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Washington Hospital's Network of Free, Convenient Medication Drop-Off Sites Helps Keep the Environment Healthy

For more than a decade, it’s been known that flushing unused medications down the drain or toilet is bad for the environment. Wastewater treatment plants are not designed to remove pharmaceuticals, so drugs that are flushed away can end up in the water system, including San Francisco Bay.

Studies show exposure to even low levels of drugs affects fish and other aquatic species by interfering with their growth and reproduction. Now, with improved chemical analysis technology, we can detect even trace amounts of pharmaceuticals that present potential impacts to fish and wildlife in our rivers, bays and oceans.

As early as 2002, the U.S. Geological Survey tested the water in 139 streams in 30 states. It found that 80 percent contained measurable concentrations of prescription and non-prescription drugs, steroids and reproductive hormones. Later, an Associated Press investigation revealed Americans were flushing away more than 250 million pounds of pills each year.

Since that time, experts have strongly advised that, due to the potential environmental consequences, you should not dispose of unused medication down the drain or toilet. This includes any prescription or non-prescription substances intended to be swallowed, inhaled, injected, applied to the skin or eyes, or otherwise absorbed by any area of the body.

As part of its commitment to a healthy community, Washington Hospital Healthcare System has partnered with the Union Sanitary District to make it easier for local residents to follow this imperative. The System has five drop-off sites located throughout the community, giving people a free, convenient, safe and environmentally sound way to dispose of old medications.

“We are very passionate about this issue,” said Paul Kelley, manager of Washington Hospital’s Biomedical Engineering Department and head of its successful Green Team. “Since 2008, with the enthusiastic support of our CEO Nancy Farber, we’ve been helping people dispose of medications properly.”

Permanent drop-off sites are available at the following locations:

  • Washington Hospital, Main Lobby, 2000 Mowry Avenue, Fremont
  • Washington Hospital Community Health Resource Library, 2500 Mowry Avenue (Washington West), Fremont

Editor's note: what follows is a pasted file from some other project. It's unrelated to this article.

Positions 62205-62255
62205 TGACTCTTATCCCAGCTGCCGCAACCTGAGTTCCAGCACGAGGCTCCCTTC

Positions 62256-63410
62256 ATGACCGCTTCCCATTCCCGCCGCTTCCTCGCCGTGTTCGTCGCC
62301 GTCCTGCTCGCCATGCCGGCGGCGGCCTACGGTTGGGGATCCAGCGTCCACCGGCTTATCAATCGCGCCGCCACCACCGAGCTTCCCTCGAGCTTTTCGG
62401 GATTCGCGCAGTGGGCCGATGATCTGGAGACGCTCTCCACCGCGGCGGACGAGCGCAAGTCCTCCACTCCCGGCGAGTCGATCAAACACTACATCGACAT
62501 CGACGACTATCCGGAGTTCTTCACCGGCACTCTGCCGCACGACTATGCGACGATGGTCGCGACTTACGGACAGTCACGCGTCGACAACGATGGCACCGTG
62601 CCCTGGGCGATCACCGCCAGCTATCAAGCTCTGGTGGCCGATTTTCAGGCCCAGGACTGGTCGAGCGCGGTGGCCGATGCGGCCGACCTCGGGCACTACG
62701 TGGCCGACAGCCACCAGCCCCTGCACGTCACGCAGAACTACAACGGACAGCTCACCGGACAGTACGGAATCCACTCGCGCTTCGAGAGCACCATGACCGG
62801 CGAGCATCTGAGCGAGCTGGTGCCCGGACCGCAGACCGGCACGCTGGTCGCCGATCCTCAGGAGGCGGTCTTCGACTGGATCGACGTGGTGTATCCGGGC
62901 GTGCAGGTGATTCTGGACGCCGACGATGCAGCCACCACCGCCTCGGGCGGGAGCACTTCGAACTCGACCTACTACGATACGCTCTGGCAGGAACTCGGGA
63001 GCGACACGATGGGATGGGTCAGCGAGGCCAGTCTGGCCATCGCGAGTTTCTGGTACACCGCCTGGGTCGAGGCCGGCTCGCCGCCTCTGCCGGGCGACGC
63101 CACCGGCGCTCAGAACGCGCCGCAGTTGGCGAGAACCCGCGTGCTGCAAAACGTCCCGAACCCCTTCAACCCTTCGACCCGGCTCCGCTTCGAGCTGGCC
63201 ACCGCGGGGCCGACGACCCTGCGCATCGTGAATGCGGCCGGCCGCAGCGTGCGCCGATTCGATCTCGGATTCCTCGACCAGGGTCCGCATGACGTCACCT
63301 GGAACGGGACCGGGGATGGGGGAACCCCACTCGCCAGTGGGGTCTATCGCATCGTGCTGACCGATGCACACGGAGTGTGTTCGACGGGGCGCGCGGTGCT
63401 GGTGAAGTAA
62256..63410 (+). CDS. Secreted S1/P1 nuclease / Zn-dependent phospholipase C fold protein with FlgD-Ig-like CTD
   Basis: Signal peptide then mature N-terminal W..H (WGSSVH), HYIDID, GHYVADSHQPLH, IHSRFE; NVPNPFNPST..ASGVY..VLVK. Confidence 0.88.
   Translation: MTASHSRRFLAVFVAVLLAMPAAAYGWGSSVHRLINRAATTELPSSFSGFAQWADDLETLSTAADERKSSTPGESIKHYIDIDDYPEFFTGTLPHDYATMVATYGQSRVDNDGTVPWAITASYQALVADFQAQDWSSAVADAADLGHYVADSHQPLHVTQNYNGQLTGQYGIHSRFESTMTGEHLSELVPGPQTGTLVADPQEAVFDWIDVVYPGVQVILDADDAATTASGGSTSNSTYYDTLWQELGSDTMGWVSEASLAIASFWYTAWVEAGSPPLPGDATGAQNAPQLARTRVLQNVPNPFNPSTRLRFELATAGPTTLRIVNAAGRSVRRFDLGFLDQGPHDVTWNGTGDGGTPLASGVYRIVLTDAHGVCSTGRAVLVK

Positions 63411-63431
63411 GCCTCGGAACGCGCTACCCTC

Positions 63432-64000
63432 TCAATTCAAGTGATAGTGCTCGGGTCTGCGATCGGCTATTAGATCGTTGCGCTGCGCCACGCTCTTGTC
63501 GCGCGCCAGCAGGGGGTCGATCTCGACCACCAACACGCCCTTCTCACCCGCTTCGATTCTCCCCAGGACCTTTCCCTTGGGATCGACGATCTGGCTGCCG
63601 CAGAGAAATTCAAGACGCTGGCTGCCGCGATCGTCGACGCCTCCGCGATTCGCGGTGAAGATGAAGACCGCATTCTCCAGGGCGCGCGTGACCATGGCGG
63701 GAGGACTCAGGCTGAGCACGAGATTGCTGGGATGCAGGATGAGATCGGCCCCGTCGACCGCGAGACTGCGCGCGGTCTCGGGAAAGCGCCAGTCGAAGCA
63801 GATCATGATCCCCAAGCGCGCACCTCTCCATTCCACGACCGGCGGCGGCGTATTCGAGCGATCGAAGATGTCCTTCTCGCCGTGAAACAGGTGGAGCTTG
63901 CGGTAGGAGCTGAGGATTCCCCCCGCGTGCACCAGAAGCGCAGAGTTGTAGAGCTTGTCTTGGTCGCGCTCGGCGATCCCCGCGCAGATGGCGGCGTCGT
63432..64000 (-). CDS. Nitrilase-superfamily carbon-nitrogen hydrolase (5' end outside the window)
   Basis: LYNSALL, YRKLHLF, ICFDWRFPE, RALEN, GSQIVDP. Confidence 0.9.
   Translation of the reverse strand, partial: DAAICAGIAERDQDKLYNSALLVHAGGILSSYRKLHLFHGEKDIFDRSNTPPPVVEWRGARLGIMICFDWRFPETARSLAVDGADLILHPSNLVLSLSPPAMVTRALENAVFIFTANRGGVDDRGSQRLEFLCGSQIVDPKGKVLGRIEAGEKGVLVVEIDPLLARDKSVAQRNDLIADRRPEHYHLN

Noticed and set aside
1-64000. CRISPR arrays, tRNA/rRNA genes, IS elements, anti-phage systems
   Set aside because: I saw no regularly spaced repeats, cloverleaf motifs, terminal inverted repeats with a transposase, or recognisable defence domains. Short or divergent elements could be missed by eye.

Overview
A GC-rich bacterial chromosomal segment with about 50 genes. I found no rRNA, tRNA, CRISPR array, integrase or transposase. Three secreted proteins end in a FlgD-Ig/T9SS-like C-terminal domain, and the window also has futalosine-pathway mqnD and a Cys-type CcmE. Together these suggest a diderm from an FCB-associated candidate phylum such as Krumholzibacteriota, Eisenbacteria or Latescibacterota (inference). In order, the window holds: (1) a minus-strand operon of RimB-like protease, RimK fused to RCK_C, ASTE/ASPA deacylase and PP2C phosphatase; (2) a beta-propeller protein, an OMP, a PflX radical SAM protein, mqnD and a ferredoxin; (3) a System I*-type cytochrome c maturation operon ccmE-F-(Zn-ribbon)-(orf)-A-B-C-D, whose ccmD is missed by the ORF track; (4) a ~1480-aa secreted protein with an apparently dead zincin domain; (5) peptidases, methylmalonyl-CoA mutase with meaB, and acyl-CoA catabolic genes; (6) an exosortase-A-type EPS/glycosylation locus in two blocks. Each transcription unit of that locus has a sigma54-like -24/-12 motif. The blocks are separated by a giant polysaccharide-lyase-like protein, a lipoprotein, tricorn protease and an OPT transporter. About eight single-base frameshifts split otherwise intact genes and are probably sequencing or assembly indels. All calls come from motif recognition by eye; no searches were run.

• Washington Township Medical Foundation (WTMF) at Nakamura Clinic, 33077 Alvarado Niles Road, Union City
  • WTMF at Newark, 6236 Thornton Avenue, Newark
  • WTMF at Warm Springs, 46690 Mohave Drive, Fremont

If you are dropping off unused pills or capsules, take them out of the container and leave the medication in the drop-off receptacle. The System cannot be responsible for patient information on the bottle. You can recycle the empty containers at home as you normally do with glass or plastic. If you have unused cough medicines, creams or other liquids, leave them in their containers when you drop them off.

Recently, at a Safe Drug Disposal Rally held by the Alameda County MEDS Coalition, Washington Hospital Healthcare System received commendations from County Supervisor Nate Miley, recognizing five of its drop-off sites. Washington Hospital and its Community Health Resource Library, as well as three of the WTMF locations, were praised for contributing to the safety of children, families and the environment. At the rally, Washington Hospital was also recognized for educating the general public about the potential for abuse of medications.

The second largest service of its type in Alameda County, Washington Hospital Healthcare System’s Unused Medication Drop-Off program collects more than 200 pounds of medication each month, or a total of 2,500 pounds annually. Since the program began more than five years ago, it has collected 10,311 pounds of unused medication. Collected medications are picked up by a service hired by Union Sanitary District to haul the waste away for incineration.

Learn more.

For more information about Washington Hospital Healthcare System’s Unused Medication Drop-Off program or its Green Initiative, go to and For more information about the environmental impact of flushing medications or for facts about recycling, visit or